The ball is now back in Bingen's court.
In early September, in response to serious budget constraints facing the city of White Salmon, Bingen Mayor Betty Barnes and the Bingen City Council agreed to boost the amount of money Bingen pays to White Salmon to maintain the joint Bingen-White Salmon Police Department.
In exchange for boosting the level of support from 23 percent of the department's costs to 32 percent -- which would provide White Salmon with an additional $6,000 per month -- Bingen requested that a police chief and one new police officer be hired, and that Bingen would be given more supervisory authority and an equal say in hiring and firing decisions of Police Department staff.
But following a special meeting of the White Salmon City Council on Sept. 20, the city of White Salmon declined Bingen's deal and presented Bingen with a counterproposal.
In a Sept. 21 letter, White Salmon City Administrator Pat Munyan thanked Bingen for its "good faith offer to increase the police contract percentage to 32 percent," but requested that Bingen agree to pay 33 percent rather than 32 percent.
"The White Salmon City Council believes that 33 percent is the true average of impact calls taken by the Police Department to deal with issues in Bingen," Munyan wrote.
Munyan further requested that the 33 percent payment be retroactive to Jan. 1, 2010.
As for Bingen's request for new hires "within 30 days after receiving the (Civil Service) list," White Salmon proposed different language related to that request.
"White Salmon City Council would like to change the verbiage to read as follows: White Salmon's mayor will fill one vacant officer's position as soon as possible and in accordance with all applicable requirements, laws, and policies," the letter read.
Similarly, White Salmon requested nearly identical language for the hiring of a new police chief, which Bingen had also requested within 30 days of receiving a Civil Service list of qualified candidates: "White Salmon's mayor will fill the vacant chief of police position as soon as possible and in accordance with all applicable requirements, laws, and policies."
Further, the White Salmon City Council rejected Bingen's request to share supervisory control of the Police Department and to equally participate in hiring and firing decisions.
"The White Salmon City Council understands your request but cannot consider any such proposal," Munyan wrote. "This proposal would create a conflicting situation between both cities and the employee. However, the city of White Salmon will consider any such comments and advice offered by the city of Bingen's mayor and City Council in good faith."
At the Sept. 21 meeting of the Bingen City Council, after receiving the letter from White Salmon, Bingen's council members tabled a decision on a reply.
"We received it late Tuesday. The council members discussed it, but weren't very receptive to it," said Bingen Mayor Betty Barnes. "The council members felt they had listened to White Salmon's concerns and proposed something beneficial to both parties, and felt that what came back was pretty much a slap in the face."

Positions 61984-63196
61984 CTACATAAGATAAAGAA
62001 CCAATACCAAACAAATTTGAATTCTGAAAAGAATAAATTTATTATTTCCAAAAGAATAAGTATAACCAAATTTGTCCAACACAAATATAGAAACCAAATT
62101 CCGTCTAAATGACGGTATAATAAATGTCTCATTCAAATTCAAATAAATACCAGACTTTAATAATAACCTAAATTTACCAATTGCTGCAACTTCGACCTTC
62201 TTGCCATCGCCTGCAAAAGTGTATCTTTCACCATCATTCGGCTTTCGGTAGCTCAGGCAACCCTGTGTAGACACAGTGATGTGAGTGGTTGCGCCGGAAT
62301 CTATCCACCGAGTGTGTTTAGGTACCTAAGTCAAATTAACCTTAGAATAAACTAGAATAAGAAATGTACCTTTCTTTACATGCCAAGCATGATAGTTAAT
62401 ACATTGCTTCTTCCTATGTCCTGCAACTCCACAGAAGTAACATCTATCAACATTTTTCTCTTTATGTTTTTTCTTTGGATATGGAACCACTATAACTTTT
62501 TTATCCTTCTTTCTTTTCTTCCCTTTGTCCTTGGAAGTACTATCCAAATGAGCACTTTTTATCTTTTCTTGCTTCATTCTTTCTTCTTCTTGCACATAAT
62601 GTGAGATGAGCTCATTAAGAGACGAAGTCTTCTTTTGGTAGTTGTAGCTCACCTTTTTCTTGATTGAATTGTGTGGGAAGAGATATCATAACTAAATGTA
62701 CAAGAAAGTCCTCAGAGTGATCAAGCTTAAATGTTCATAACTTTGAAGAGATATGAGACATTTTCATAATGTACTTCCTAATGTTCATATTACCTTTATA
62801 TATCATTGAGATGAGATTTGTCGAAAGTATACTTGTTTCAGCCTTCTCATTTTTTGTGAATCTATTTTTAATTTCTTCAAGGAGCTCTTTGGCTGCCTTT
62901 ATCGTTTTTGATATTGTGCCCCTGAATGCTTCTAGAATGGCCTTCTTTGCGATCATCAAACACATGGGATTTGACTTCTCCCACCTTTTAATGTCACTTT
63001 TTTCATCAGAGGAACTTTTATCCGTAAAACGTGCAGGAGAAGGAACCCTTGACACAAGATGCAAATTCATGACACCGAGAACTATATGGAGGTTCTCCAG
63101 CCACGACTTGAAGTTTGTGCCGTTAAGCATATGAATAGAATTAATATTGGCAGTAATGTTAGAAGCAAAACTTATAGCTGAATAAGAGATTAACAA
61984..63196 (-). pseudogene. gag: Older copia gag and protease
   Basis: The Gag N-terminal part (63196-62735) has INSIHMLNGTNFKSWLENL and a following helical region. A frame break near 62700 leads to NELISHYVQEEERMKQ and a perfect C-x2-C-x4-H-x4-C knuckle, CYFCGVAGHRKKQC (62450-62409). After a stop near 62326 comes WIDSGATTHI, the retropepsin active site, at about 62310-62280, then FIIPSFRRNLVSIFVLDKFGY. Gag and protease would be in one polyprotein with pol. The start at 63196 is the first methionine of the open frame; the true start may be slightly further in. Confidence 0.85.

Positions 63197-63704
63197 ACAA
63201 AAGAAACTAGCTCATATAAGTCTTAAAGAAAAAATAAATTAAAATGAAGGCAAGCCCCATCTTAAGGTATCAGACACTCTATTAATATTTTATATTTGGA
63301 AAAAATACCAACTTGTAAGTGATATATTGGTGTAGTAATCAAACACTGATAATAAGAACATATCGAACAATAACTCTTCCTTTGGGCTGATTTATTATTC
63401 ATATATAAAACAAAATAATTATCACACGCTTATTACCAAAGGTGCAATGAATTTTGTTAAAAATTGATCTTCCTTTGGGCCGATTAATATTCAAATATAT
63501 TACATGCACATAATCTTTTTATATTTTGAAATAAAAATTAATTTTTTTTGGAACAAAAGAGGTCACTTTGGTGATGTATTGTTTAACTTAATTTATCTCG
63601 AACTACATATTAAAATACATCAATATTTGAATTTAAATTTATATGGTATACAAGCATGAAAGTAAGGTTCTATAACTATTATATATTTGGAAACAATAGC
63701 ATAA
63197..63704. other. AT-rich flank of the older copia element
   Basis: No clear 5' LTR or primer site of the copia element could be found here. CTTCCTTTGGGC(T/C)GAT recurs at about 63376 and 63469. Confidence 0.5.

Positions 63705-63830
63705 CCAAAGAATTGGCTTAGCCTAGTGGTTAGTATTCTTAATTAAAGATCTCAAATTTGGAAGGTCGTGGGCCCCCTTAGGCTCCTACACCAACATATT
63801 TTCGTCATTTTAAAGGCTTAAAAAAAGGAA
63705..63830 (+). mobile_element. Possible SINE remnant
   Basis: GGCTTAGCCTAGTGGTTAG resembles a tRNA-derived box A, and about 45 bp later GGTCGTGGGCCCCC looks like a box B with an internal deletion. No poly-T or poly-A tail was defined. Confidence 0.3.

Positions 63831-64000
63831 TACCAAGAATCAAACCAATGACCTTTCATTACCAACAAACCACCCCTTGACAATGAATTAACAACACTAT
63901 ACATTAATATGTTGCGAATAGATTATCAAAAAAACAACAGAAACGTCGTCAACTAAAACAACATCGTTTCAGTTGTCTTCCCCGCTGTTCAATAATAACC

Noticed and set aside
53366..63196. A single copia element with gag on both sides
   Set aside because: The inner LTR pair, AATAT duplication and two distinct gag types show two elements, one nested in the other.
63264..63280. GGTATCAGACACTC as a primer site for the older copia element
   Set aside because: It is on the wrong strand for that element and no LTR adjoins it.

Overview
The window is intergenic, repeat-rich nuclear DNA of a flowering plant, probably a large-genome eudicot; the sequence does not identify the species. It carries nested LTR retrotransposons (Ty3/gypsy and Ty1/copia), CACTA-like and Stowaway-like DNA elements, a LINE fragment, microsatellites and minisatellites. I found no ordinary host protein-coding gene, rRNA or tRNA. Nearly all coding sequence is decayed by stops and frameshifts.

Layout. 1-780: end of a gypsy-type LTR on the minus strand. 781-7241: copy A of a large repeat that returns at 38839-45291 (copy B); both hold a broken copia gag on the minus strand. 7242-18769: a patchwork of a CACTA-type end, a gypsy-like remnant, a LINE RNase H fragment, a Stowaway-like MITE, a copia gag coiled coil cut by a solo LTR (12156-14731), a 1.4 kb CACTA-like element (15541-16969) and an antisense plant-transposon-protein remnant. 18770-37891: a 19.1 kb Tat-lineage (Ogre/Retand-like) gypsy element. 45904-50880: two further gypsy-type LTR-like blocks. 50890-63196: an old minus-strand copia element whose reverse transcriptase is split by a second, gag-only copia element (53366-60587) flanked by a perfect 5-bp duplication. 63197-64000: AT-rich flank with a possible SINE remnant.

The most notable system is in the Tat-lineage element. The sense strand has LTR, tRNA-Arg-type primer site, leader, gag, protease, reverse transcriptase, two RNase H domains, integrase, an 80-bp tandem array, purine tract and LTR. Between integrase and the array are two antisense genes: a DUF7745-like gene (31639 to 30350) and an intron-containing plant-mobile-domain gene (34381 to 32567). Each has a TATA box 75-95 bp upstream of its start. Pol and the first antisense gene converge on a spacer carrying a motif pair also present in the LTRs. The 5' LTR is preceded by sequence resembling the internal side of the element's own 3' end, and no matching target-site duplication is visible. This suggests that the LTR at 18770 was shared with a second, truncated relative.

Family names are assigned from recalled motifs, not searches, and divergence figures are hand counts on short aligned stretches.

"The council hasn't taken a position on it yet," explained Bingen City Administrator Jan Brending. "We received it and are reviewing it. At this point, there's really no movement from White Salmon. It's not much, if any, change from the original letter from Mayor Poucher."
Brending was referring to an Aug. 30 letter from White Salmon Mayor David Poucher, in which, under the direction of the White Salmon City Council, he requested that Bingen boost the amount of its payment for the Police Department to 33 percent retroactive to Jan. 1.
Barnes added that having a couple weeks to think about it might be helpful all the way around.
"I personally think going way back to Jan. 1 is not reasonable. But having two weeks to reflect on that is probably a good thing," Barnes explained. "That time may help everyone understand where everyone is coming from. We'll see what happens at the next council meeting. Hopefully we can get somewhere and find some common ground."
"I think the hardest part with the Bingen proposal is that you can't have two bosses. You can't have a police chief with one boss in White Salmon and one in Bingen," said Poucher. "It just doesn't work that way."
Poucher said he was not ready to make any further comment about the counterproposal.
"We'll just wait and see how Bingen responds," Poucher said.
Barnes also pointed out that there was some confusion over what the meaning of the new wording from White Salmon convening the hiring of a new officer and a police chief.
Barnes noted that there was no mention of a Civil Service list in White Salmon's counterproposal.
"We're not sure what it means," Barnes said.
Currently, the joint Police Department has only four officers, a staffing level that makes it difficult to maintain police coverage around the clock.
Bingen's council will address the issue during the council's 7 p.m. meeting on Tuesday, Oct. 5, at Bingen City Hall.